1. RG242 Captured Korean Documents SA 2009 9/4 (in Box 161)  


  1. Really fascinating stuff Konrad. Did you notice that all these records come from Hyesan Township in Hamgyŏngnamdo (now Ryanggang Province)? Since this is right on the Chinese border it would stand to reason that there would be Chinese living there and presumably it would not be representative of the counties of ‘Pukchosŏn’ in general.

    From a different angle, one approach that would be interesting would be to compare the sort of information recorded in these documents with equivalent or similar documents from the colonial period. I’d be interested to know how much the nascent North Korean state simply took on the bureaucratic/administrative practices of the Japanese colonial state, even perhaps down to copying their census forms. Conversely, how much did they change the categories of information that they recorded due to their different concerns? For example, I notice in the form you have reproduced above that they record the monetary wealth of the foreigner in question and their membership of any party or ‘social group’ (which in this case is recorded as Hwagyo – overseas Chinese).

  2. Thanks Owen. You are right, Hyesan is not a good place to look for a diverse migrant population. It is the only one of these document packs I looked at, however, so I’m not really sure what kind of selection there are in the others. The other ones I listed at the bottom come from all over North Korea, including north and south Hamgyŏng, north and south P’yŏngan, northern Hwanghae, P’yŏngyang city etc.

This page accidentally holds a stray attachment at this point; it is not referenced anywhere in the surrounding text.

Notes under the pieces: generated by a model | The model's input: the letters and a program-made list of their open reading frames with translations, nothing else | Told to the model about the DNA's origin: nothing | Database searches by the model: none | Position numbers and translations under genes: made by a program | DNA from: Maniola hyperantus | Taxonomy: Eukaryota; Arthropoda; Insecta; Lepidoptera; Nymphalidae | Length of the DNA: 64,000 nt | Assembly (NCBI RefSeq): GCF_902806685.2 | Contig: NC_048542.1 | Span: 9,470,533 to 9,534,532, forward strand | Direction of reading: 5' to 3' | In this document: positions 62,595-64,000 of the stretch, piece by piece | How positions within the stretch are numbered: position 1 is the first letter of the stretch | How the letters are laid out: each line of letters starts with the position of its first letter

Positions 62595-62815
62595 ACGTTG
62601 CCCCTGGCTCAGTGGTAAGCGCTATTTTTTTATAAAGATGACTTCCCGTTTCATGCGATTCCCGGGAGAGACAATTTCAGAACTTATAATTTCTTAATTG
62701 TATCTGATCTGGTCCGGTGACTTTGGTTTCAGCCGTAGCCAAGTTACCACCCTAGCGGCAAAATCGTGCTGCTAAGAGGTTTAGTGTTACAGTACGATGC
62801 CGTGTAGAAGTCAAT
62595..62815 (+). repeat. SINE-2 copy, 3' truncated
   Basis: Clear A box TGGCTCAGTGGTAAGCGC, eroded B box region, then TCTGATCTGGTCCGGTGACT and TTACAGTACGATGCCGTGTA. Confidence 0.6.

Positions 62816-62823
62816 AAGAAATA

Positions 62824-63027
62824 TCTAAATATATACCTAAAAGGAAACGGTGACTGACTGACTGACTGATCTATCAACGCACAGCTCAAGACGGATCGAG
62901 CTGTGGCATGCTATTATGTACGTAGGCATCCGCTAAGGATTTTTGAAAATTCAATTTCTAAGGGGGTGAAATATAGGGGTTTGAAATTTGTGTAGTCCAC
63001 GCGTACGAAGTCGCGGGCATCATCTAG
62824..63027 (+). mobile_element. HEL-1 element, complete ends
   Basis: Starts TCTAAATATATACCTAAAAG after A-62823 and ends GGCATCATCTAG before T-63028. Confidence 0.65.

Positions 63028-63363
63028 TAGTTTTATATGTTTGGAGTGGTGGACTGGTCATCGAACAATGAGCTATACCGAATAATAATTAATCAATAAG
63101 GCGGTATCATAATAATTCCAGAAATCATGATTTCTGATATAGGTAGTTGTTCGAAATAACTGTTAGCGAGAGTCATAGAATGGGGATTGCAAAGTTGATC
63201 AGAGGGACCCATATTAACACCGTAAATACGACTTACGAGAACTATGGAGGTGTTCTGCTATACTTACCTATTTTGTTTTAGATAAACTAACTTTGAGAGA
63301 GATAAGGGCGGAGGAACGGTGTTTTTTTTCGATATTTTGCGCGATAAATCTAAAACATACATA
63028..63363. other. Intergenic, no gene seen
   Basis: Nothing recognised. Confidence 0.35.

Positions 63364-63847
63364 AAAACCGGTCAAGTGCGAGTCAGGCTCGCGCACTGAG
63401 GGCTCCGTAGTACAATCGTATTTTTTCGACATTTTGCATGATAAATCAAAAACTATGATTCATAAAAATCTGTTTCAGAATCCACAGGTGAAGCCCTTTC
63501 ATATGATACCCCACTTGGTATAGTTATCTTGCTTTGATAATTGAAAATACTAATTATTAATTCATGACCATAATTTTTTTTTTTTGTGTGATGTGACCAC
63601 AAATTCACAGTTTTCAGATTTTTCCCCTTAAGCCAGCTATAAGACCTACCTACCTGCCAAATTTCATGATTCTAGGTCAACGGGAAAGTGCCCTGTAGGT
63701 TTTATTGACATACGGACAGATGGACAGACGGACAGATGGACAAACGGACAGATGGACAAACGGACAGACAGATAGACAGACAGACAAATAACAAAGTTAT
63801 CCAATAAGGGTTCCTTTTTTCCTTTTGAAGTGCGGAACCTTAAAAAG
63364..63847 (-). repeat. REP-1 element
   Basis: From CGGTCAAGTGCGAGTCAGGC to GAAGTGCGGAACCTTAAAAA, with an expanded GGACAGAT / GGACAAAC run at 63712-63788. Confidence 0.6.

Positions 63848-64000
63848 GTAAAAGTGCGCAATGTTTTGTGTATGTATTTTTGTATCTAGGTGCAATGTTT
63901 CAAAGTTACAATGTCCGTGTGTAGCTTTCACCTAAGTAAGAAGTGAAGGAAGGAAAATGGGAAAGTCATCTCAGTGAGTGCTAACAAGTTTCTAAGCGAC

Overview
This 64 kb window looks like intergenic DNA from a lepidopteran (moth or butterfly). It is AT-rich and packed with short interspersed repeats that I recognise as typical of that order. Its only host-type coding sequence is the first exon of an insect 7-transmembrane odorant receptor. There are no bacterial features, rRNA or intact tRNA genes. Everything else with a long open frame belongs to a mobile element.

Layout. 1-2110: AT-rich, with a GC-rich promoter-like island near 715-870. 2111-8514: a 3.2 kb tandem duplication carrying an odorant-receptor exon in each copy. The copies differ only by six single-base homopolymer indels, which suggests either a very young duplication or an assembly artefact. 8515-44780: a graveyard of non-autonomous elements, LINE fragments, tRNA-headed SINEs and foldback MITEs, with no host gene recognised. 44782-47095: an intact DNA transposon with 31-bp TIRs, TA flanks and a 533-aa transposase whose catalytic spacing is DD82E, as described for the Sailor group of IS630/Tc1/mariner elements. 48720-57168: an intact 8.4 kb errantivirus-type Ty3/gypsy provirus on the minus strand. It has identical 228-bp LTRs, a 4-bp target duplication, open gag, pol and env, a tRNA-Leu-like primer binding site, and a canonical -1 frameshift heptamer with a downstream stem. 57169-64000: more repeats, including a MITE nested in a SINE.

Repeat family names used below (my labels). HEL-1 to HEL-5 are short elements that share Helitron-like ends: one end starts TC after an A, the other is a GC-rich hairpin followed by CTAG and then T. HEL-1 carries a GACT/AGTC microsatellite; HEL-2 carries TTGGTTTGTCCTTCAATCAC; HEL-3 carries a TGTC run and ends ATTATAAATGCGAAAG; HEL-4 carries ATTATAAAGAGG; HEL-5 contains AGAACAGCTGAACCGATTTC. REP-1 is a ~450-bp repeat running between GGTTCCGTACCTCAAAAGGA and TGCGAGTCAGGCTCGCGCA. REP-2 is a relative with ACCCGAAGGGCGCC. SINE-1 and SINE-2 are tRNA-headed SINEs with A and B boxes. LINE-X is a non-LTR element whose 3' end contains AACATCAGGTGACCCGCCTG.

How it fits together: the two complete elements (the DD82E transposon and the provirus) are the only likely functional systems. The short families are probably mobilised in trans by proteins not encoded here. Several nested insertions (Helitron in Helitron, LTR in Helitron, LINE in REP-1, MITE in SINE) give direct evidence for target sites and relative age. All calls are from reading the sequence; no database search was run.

You ask an interesting question about copying categories etc. I don’t know about the censor records but I have been snapping pictures of a few examples where the documents use the exact same stationary as the colonial period, complete with hiragana, years labeled “Showa,” and with the Japanese administrative institutional names. More common, however, is the frequent use of the back of Japanese stationary or pages ripped out of books for forms. There seems to have been a major shortage of paper since the official documents of the period (often within a single package of identical forms) come from a hodgepodge of sources.

    The most commonly Japanese form used, however, was the telegraph form, which is found throughout RG242.

    It is a separate question however if the forms were changed slightly while the categories of the colonizer remained the same. I don’t have much to compare with since I’m not familiar with the colonial forms/categories. I can say, however, that there is a Soviet influence everywhere. Even as early as 1946-7 I’m seeing lots of translated Soviet textbooks on legal procedures, and lots of handwritten student notebooks on how to record things.

    The lists of villagers also use very familiar “landowner, rich, middle, poor” peasant distinctions etc., and I might try to post some images of these forms that I came across. Party and religion is on almost every form, at least for the first two years of the postwar.